The pros and cons of expat life in Singapore

27 March 2017

In 1819, when the British arrived, it was little more than a swamp. But it was a strategically located swamp, a key point on the trade route between India and China, and Singapore soon became a thriving trading port. As business boomed, the city grew and its population was swelled by a huge influx of immigrants from all over Asia. Singapore’s commercial influence remains strong to this day and has made it a popular expat destination. But how is life for expats? What are the pros and cons?

Pros: tailor-made for the expat

Singapore’s beginnings as a trading hub mean that the city has grown up with commerce in its blood. Large parts of its population are non-indigenous (or at least they were a generation or two ago) and it has a cosmopolitan feel that is more ‘international hub’ than ‘capital city’. It is ethnically and religiously diverse and a key base for many major multinational corporations, with the result that there are many expat opportunities here. The city is almost designed with the expat in mind.

Cons: expensive

According to the Economist Intelligence Unit (EIU), Singapore is the world’s most expensive city to live in with prices “50% higher than New York”. Yet, once they are over the initial ‘consumer culture shock’ of paying $6 for a cappuccino, few expats feel the difference because typical expat salaries are so high. In fact, according to an HSBC survey in 2015, 25% of Singapore-based expats earned more than $200,000 per annum (compared to just 13% of expats globally).

However, this wealth is not evenly spread, and this creates another dimension of the city – its inequality. From the ivory tower of the expat community, this may not impact on your life, but be aware that the prosperity of the country does not mean Singapore has no poverty.

Pros: great for travel

If your move to Singapore is your first time to the Southeast Asian region, it is a near-perfect hub for onward travel. Its heritage as a trading post means there are excellent travel connections with regular and reasonably short flights to India, China, Thailand and Australia – which is of particular benefit to adventurous-minded expats from Europe or the US. Time to tick off those bucket-list destinations while you’re out there.

Travel within Singapore is also a joy. The public transport infrastructure is modern, well-funded and well-maintained. Getting around is easy and (relatively) inexpensive, which is just as well because owning and running a car is beyond the budget of most people (even on an expat salary). Cars are not only expensive but also difficult to buy: you are not even allowed to buy one until the Singapore authorities issue you with a ‘Certificate of Entitlement’.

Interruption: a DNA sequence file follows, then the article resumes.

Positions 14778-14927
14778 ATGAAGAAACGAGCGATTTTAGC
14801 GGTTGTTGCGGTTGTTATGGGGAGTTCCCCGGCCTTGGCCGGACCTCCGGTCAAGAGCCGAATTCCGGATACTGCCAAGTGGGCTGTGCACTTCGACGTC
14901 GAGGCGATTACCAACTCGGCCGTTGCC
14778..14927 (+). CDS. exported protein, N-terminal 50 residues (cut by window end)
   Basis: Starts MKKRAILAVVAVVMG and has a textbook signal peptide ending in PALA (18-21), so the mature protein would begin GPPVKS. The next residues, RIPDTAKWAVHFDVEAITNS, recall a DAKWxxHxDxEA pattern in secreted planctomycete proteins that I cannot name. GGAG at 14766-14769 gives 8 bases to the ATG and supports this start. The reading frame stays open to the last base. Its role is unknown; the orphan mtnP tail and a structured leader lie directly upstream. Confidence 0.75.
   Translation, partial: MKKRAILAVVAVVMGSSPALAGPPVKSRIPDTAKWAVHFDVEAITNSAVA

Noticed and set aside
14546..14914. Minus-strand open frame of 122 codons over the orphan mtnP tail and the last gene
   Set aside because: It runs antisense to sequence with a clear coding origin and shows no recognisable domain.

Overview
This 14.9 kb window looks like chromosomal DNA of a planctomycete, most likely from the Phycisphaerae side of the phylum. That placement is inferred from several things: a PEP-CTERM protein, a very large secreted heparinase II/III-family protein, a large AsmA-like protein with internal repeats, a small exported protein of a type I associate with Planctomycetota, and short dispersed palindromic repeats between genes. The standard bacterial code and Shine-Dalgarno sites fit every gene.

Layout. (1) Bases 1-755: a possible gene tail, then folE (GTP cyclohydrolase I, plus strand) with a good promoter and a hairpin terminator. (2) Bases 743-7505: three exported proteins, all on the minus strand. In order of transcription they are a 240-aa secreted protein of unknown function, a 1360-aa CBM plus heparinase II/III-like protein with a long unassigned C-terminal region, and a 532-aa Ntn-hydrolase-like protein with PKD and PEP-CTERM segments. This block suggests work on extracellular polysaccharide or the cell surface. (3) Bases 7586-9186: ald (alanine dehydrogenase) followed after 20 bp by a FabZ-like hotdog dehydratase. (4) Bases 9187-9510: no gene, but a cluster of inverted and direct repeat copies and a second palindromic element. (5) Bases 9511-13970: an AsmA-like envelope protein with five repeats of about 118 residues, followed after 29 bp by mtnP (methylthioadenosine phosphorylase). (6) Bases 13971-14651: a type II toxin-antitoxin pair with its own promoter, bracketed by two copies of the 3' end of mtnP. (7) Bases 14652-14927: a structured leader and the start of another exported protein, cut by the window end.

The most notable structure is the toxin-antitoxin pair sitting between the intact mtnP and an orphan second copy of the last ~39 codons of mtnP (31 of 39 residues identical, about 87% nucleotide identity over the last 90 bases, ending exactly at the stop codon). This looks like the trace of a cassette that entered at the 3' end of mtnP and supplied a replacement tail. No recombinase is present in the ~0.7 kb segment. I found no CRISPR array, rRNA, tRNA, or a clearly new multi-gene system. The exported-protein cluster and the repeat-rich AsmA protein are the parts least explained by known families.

The favourite independent form of travel is to cycle (which in turn means that pedestrians need to be watchful of criss-crossing cycle lanes) and taxis are numerous and naturally very clean and well-maintained.

Cons: lack of variety

But while the local travel infrastructure is in a class of its own, there’s something missing. There’s nowhere to go. Singapore is not a big place, and some expats complain that once you’ve been there a week and visited a few shopping malls, you’ve seen it all. The shopping malls are beautifully appointed, but variety seekers will be disappointed.

The country’s size (the country and the city are more or less the same thing) also means that it is very crowded. Get used to busy roads, packed sidewalks, and endless queues – especially when something new opens as variety-seeking expats leap at the chance to do something different.

Cons: local laws

If you are a guest in their country, you need to play by their rules. But Singapore has a number of strict and sometimes unexpected rules (especially to Western expats). It is illegal to smoke in public, sell chewing gum, feed the pigeons, leave a public toilet unflushed, or connect to another’s wifi without permission (classified as hacking and punishable by a $10,000 fine according to the country’s Computer Misuse and Cybersecurity Act. Oh, and homosexuality is also illegal.

Pros: safety

Singapore is a small country/city, and the strictness of the government means that it is tightly policed and there are surveillance cameras on every street corner. So while some freedoms that are honored elsewhere in the world are not tolerated here, Singapore has a very reassuring sense of security (as long as you’re not feeding pigeons). For law-abiding expats, however, the result is that Singapore is a very clean, safe city that you can walk around in safety.


Singapore is an expat favourite, and frequently features in Top 5 lists. But compared to many expat destinations it is sometimes viewed as rather sanitised and the strictness of the rules may take a little getting used to. Our advice is to enjoy the salary, use the location to visit the rest of the region, take in the shopping malls, and remember to flush the loo.  

FAIM The world's most recognized standard for international movers

FAIM, short for FIDI Accredited International Mover, stands as the world’s most recognized quality label for professional international movers and relocation companies. Highly regarded and revered for its stringent demands and rigorous auditing process, the label ensures that only the most reliable and performing movers can bear the seal. The FAIM label is your assurance for a smooth, safe and comprehensive removal process.